This weekend, the day after the iPad was released in the UK, I went into an Apple store and had a play with an iPad for a few minutes. My first reaction was surprise was that I was able to get access to an iPad so quickly. When I tried the same for the iPhone I had to give up as it was taking too long to queue. That’s probably down to the time of day rather than the popularity of the device though.

Much has been made of the iPad being a jumped up iPod Touch, and when the iPad was announced I was disappointed that it didn’t run Mac OS X. Having played with the device though I’m inclined to think that it was a good move. When they release the upcoming version 4 operating system with its background processing capabilities most criticisms will no longer be valid.

The iPad is usually described as a content consumption device, rather than a content creation device. That’s not quite true, as I could quite happily type this blog post using an iPad. However, as a webdeveloper in both a professional and a hobbyist capacity it is impossible to imagine using the iPad to create anything that complicated.

At the moment I have a large, dual screen, pc which is on most of the time while I’m at home. I might be sat on the sofa watching the TV, but my pc is on an whirring quite loudly a short distance away. The reason it’s on is so that I can check facebook, my email or google reader without having to wait a couple of minutes for it to switch on. It is exactly this sort use that the iPad will excel at. It is also the what the vast majority of computers are used for.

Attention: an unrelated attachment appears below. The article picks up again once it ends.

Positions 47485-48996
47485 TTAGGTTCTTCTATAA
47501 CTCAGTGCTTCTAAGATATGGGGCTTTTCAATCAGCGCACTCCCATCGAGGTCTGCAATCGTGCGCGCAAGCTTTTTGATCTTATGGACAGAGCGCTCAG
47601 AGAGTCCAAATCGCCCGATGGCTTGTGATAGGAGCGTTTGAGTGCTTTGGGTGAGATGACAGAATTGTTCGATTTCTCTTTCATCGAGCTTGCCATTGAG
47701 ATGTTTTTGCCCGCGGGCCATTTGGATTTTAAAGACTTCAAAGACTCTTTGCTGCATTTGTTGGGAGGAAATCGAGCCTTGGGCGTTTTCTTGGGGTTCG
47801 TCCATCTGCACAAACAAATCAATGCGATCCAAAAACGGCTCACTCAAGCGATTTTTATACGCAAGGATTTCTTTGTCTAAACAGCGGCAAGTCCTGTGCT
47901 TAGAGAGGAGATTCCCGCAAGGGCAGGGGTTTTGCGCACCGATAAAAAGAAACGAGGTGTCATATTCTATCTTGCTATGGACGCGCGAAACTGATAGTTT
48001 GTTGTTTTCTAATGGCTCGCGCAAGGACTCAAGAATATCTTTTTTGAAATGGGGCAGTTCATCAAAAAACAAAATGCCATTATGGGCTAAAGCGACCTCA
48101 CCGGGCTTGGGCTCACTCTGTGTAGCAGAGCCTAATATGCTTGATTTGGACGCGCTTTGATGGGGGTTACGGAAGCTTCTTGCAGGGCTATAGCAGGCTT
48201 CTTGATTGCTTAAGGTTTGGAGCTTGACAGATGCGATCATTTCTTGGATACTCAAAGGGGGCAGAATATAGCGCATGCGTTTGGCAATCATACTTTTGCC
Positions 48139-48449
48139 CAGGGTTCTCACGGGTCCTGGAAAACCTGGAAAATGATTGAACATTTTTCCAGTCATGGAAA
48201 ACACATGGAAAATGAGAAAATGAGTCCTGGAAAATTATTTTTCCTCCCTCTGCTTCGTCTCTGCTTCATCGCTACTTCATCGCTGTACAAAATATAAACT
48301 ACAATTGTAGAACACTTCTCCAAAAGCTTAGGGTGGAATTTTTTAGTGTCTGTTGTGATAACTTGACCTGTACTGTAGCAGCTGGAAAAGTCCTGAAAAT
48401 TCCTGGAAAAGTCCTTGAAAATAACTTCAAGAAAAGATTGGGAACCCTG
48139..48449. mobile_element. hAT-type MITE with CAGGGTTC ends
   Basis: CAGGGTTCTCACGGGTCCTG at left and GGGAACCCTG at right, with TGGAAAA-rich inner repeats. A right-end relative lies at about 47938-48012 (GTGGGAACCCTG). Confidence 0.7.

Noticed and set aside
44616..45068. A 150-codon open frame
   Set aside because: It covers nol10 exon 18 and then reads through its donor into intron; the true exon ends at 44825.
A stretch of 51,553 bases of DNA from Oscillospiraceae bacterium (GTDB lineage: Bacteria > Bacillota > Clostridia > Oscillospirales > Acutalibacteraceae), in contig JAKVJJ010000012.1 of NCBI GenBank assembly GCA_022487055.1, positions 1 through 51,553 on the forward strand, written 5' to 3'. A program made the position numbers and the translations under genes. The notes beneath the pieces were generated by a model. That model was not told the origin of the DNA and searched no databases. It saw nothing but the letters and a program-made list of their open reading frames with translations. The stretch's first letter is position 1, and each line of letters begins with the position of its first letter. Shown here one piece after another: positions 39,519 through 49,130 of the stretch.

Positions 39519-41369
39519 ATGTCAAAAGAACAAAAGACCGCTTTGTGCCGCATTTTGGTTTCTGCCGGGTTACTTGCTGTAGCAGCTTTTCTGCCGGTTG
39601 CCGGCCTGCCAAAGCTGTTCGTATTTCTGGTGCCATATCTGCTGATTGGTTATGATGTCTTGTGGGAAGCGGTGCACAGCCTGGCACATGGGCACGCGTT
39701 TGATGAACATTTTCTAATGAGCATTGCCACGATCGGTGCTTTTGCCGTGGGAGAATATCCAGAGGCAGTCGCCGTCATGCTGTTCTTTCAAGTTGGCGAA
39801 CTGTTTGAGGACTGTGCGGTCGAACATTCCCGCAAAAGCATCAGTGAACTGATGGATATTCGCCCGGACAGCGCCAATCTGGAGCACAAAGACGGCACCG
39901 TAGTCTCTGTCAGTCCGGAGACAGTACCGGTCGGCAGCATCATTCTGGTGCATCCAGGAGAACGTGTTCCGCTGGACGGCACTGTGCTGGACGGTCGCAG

With an iPad my main computer could be off unless I want to actually do something constructive with my pc. As the iPad turns on instantly and has a long battery life it can live on my coffee table and be accessed as and when it’s needed. This is greener and will save me money on my electricity bill, although just how long it would take me to save enough money to claw back the purchase price I’m not sure. You’re probably talking on the order of decades though!

I’m an almost complete cloud computing convert. I use GMail for my email. I read my RSS feeds using Google Reader and create documents and spreadsheets using Google Docs, and I store my photos online using Flickr. All bar the last of these are supported easily by the iPad. The inability to plugin in my camera and upload photos to Flickr means that even for my parents, their current computer won’t be going anywhere.

If this blog post sounds like someone who is trying to convince themselves to buy an iPad, then you’re probably right. Unfortunately my upcoming wedding means that I’ve had to put my planned iPhone 4 purchase this summer on hold. I’ll just have to tell myself that the iPad 2 will be even better…


Author: Andrew Wilkinson

I'm a computer programmer and team leader working at the UK grocer and tech company, Ocado Technology. I mostly write multithreaded real time systems in Java, but in the past I've worked with C#, C++ and Python.

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